• Elucidation of the dual role of Mycobacterial MoeZR in molybdenum cofactor biosynthesis and cysteine biosynthesis.

      Voss, Martin; Nimtz, Manfred; Leimkühler, Silke; Institute of Biochemistry and Biology, University of Potsdam, Potsdam, Germany. (2011)
      The pathway of molybdenum cofactor biosynthesis has been studied in detail by using proteins from Mycobacterium species, which contain several homologs associated with the first steps of Moco biosynthesis. While all Mycobacteria species contain a MoeZR, only some strains have acquired an additional homolog, MoeBR, by horizontal gene transfer. The role of MoeBR and MoeZR was studied in detail for the interaction with the two MoaD-homologs involved in Moco biosynthesis, MoaD1 and MoaD2, in addition to the CysO protein involved in cysteine biosynthesis. We show that both proteins have a role in Moco biosynthesis, while only MoeZR, but not MoeBR, has an additional role in cysteine biosynthesis. MoeZR and MoeBR were able to complement an E. coli moeB mutant strain, but only in conjunction with the Mycobacterial MoaD1 or MoaD2 proteins. Both proteins were able to sulfurate MoaD1 and MoaD2 in vivo, while only MoeZR additionally transferred the sulfur to CysO. Our in vivo studies show that Mycobacteria have acquired several homologs to maintain Moco biosynthesis. MoeZR has a dual role in Moco- and cysteine biosynthesis and is involved in the sulfuration of MoaD and CysO, whereas MoeBR only has a role in Moco biosynthesis, which is not an essential function for Mycobacteria.
    • Identification of persulfide-binding and disulfide-forming cysteine residues in the NifS-like domain of the molybdenum cofactor sulfurase ABA3 by cysteine-scanning mutagenesis.

      Lehrke, Markus; Rump, Steffen; Heidenreich, Torsten; Wissing, Josef; Mendel, Ralf R; Bittner, Florian; Department of Plant Biology, Braunschweig University of Technology, Humboldtstrasse 1, 38023 Braunschweig, Germany. (2012-02-01)
      The Moco (molybdenum cofactor) sulfurase ABA3 from Arabidopsis thaliana catalyses the sulfuration of the Moco of aldehyde oxidase and xanthine oxidoreductase, which represents the final activation step of these enzymes. ABA3 consists of an N-terminal NifS-like domain that exhibits L-cysteine desulfurase activity and a C-terminal domain that binds sulfurated Moco. The strictly conserved Cys430 in the NifS-like domain binds a persulfide intermediate, which is abstracted from the substrate L-cysteine and finally needs to be transferred to the Moco of aldehyde oxidase and xanthine oxidoreductase. In addition to Cys⁴³⁰, another eight cysteine residues are located in the NifS-like domain, with two of them being highly conserved among Moco sulfurase proteins and, at the same time, being in close proximity to Cys⁴³⁰. By determination of the number of surface-exposed cysteine residues and the number of persulfide-binding cysteine residues in combination with the sequential substitution of each of the nine cysteine residues, a second persulfide-binding cysteine residue, Cys²⁰⁶, was identified. Furthermore, the active-site Cys⁴³⁰ was found to be located on top of a loop structure, formed by the two flanking residues Cys⁴²⁸ and Cys⁴³⁵, which are likely to form an intramolecular disulfide bridge. These findings are confirmed by a structural model of the NifS-like domain, which indicates that Cys⁴²⁸ and Cys⁴³⁵ are within disulfide bond distance and that a persulfide transfer from Cys⁴³⁰ to Cys²⁰⁶ is indeed possible.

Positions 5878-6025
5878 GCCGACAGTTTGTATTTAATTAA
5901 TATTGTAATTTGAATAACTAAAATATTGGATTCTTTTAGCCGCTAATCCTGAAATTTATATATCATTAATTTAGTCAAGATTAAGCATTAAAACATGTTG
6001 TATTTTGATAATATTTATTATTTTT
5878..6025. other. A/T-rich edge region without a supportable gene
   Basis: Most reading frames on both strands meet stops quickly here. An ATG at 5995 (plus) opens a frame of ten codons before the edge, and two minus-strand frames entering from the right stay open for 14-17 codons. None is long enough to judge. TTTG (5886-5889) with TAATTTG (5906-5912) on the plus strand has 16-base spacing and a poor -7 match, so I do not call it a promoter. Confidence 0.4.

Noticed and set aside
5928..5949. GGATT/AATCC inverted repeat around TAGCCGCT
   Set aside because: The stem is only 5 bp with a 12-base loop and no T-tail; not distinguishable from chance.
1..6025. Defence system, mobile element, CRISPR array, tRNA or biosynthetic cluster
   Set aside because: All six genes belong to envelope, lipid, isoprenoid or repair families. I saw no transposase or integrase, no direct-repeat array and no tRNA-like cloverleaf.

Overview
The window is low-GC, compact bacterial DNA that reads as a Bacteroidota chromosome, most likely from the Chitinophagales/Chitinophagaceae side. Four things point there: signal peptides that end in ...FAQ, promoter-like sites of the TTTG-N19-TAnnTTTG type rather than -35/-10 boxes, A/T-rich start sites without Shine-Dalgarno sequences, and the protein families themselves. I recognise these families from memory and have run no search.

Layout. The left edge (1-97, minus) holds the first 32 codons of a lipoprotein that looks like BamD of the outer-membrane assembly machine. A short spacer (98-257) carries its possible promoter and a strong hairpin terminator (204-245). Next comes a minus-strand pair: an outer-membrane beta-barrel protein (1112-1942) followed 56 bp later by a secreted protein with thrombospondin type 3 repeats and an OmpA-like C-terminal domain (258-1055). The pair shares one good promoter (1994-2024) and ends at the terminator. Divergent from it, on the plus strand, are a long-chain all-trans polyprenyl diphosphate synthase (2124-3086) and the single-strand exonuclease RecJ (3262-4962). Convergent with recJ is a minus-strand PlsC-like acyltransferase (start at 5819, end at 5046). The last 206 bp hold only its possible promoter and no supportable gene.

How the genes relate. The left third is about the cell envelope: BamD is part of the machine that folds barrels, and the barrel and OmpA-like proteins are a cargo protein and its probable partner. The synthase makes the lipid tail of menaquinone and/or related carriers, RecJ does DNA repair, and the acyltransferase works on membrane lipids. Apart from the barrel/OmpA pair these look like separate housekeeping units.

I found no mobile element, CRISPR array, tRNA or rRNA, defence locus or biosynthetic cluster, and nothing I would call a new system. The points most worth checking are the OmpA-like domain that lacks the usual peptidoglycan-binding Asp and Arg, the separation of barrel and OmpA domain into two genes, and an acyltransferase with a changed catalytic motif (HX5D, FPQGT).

• The sulfur carrier protein TusA has a pleiotropic role in Escherichia coli that also affects molybdenum cofactor biosynthesis.

      Dahl, Jan-Ulrik; Radon, Christin; Bühning, Martin; Nimtz, Manfred; Leichert, Lars I; Denis, Yann; Jourlin-Castelli, Cécile; Iobbi-Nivol, Chantal; Méjean, Vincent; Leimkühler, Silke; Institute of Biochemistry and Biology, Department of Molecular Enzymology, University of Potsdam, 14476 Potsdam, Germany. (2013-02-22)
      The Escherichia coli L-cysteine desulfurase IscS mobilizes sulfur from L-cysteine for the synthesis of several biomolecules such as iron-sulfur (FeS) clusters, molybdopterin, thiamin, lipoic acid, biotin, and the thiolation of tRNAs. The sulfur transfer from IscS to various biomolecules is mediated by different interaction partners (e.g. TusA for thiomodification of tRNAs, IscU for FeS cluster biogenesis, and ThiI for thiamine biosynthesis/tRNA thiolation), which bind at different sites of IscS. Transcriptomic and proteomic studies of a ΔtusA strain showed that the expression of genes of the moaABCDE operon coding for proteins involved in molybdenum cofactor biosynthesis is increased under aerobic and anaerobic conditions. Additionally, under anaerobic conditions the expression of genes encoding hydrogenase 3 and several molybdoenzymes such as nitrate reductase were also increased. On the contrary, the activity of all molydoenzymes analyzed was significantly reduced in the ΔtusA mutant. Characterization of the ΔtusA strain under aerobic conditions showed an overall low molybdopterin content and an accumulation of cyclic pyranopterin monophosphate. Under anaerobic conditions the activity of nitrate reductase was reduced by only 50%, showing that TusA is not essential for molybdenum cofactor biosynthesis. We present a model in which we propose that the direction of sulfur transfer for each sulfur-containing biomolecule is regulated by the availability of the interaction partner of IscS. We propose that in the absence of TusA, more IscS is available for FeS cluster biosynthesis and that the overproduction of FeS clusters leads to a modified expression of several genes.